ATLANTA - The State Board of Education will steer clear of political infighting with School Superintendent Linda Schrenko but won't be a rubber stamp for her policies, the board's incoming chairman promised Monday.
Johnny Isakson, a former GOP legislator, joined with Mrs. Schrenko and Democratic Gov. Zell Miller, who appointed the new board, in calling for a truce in the battle that has wracked education policy-makers the past two years.
"I believe working together, you can shift the attention on the state board back to the classroom, where it belongs," Mr. Miller said as he swore in the new members.
"The new state board will not be a rubber stamp for the superintendent, nor will it be an adversary," Mr. Isakson said. "We have too little time and too much to do to worry about anything other than improving public education in Georgia."
Monday's swearing-in for nine new board members at the Governor's Mansion was attended by Mrs. Schrenko; Palmira Braswell of Macon, one of two holdovers on the board; and state welfare director Michael Thurmond, whose sister, Barbara Thurmond Archibald of Athens, is the new board member for the 11th Congressional District.
Board terms are for seven years, but Mr. Miller said the new members signed on for only two. By January 1999, Mr. Miller's successor will be able to choose a new slate of board members.
Since Mrs. Schrenko became the state's first Republican superintendent in January 1995, she and the board have fought for control of the education bureaucracy. At its low point, the feud resulted in the board trying to hire its own lobbyist and public-relations staff to get around Mrs. Schrenko - an idea Mr. Miller quickly vetoed.
After that blowup, Mr. Miller asked the 11-member board to quit.
Current board chairman J.T. Williams of Stockbridge and Ms. Braswell were the only members who insisted on staying past Jan. 1. When Mr. Miller announced the new board in December, he again asked Mr. Williams and Ms. Braswell to resign, but they refused.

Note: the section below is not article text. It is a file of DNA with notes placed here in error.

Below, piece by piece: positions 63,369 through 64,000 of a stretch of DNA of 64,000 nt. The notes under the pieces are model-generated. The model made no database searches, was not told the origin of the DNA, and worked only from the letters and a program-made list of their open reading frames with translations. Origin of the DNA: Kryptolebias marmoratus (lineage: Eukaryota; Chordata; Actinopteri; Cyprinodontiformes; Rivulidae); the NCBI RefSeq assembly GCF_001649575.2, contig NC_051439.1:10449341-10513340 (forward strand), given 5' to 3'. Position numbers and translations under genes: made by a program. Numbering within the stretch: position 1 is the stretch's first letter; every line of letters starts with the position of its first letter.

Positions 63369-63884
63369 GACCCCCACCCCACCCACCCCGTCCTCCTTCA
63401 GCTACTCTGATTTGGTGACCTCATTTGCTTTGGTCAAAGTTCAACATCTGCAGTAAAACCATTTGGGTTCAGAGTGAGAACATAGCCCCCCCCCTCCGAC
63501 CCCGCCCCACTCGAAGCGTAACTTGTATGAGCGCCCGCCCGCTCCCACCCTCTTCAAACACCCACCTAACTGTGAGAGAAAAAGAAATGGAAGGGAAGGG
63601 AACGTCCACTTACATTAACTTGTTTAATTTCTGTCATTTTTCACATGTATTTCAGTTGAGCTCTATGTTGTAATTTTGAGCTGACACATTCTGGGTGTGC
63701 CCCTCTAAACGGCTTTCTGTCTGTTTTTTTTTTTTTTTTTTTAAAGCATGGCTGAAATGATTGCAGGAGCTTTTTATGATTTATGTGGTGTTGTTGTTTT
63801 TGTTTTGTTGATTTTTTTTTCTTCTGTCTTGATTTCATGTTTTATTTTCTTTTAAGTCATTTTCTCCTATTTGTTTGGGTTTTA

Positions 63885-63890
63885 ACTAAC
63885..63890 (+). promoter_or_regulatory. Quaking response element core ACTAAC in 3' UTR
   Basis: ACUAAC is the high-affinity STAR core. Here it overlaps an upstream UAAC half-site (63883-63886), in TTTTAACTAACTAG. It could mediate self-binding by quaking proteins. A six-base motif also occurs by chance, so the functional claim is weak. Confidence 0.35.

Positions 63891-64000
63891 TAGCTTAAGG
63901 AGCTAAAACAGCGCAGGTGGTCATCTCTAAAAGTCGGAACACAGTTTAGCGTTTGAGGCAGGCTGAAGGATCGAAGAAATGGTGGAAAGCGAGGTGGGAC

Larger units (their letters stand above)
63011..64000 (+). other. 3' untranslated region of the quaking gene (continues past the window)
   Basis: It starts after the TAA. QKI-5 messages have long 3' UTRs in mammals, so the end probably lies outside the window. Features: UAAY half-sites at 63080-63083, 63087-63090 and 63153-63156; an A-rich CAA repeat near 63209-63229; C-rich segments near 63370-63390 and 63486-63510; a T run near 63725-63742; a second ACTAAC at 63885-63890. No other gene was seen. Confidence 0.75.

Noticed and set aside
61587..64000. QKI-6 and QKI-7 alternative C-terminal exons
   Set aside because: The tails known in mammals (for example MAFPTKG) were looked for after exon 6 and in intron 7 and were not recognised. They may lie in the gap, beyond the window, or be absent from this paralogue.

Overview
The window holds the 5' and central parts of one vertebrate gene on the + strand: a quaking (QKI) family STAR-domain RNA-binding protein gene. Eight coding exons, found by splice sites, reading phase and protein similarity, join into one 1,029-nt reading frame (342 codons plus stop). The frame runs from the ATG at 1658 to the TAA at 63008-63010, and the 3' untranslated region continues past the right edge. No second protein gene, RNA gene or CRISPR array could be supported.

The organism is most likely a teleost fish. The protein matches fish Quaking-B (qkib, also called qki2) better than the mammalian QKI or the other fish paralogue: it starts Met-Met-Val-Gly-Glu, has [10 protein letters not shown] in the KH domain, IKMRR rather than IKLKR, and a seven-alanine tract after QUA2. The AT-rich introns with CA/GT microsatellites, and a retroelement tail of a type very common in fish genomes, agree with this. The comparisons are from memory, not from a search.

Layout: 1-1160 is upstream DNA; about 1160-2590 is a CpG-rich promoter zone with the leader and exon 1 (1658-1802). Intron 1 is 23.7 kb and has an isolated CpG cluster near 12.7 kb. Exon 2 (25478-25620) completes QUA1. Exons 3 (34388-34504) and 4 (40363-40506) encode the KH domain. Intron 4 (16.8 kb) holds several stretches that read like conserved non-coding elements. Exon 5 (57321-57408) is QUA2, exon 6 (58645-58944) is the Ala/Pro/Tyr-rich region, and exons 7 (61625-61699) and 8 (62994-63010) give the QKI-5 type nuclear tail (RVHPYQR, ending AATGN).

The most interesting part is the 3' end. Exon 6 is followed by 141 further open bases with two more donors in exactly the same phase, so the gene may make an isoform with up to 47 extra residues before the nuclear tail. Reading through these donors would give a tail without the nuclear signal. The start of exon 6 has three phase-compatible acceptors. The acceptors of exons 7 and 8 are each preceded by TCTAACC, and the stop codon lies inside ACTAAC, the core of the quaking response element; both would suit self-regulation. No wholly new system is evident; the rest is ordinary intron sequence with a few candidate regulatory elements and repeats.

Ms. Braswell said she would have no problem working with the new board. Mr. Williams was vacationing in Costa Rica on Monday and could not attend the ceremony.
Mrs. Schrenko expects the new board to elect Mr. Isakson chairman at its first meeting next week.
"I think it's going to be unanimous," Mr. Miller agreed. "I'm not sure it's going to be unanimous on everything after that. I'm not sure it should be."
Besides Mr. Isakson and Ms. Archibald, the new board members are: former Republican state Rep. Willou Smith of St. Simons Island; one-time GOP congressional candidate Dr. Brenda Fitzgerald of Carrollton; ex-federal prosecutor Larry Thompson of Atlanta; Dr. William Grow of Valdosta; Decatur banker Edward Andrews; Gainesville businessman Philip Wilheit; and Augusta businessman E.G. Meybohm.
Mr. Isakson, who six years ago ran against Mr. Miller for governor, pledged his cooperation.
"We will never lose sight that our united goal is to support the teacher, to improve the education of the child, and to give the taxpayer a 100 percent return on their investment," said Mr. Isakson."There are no secrets and hidden agendas. There is only one thing that is important, and that's better education for the children of Georgia."
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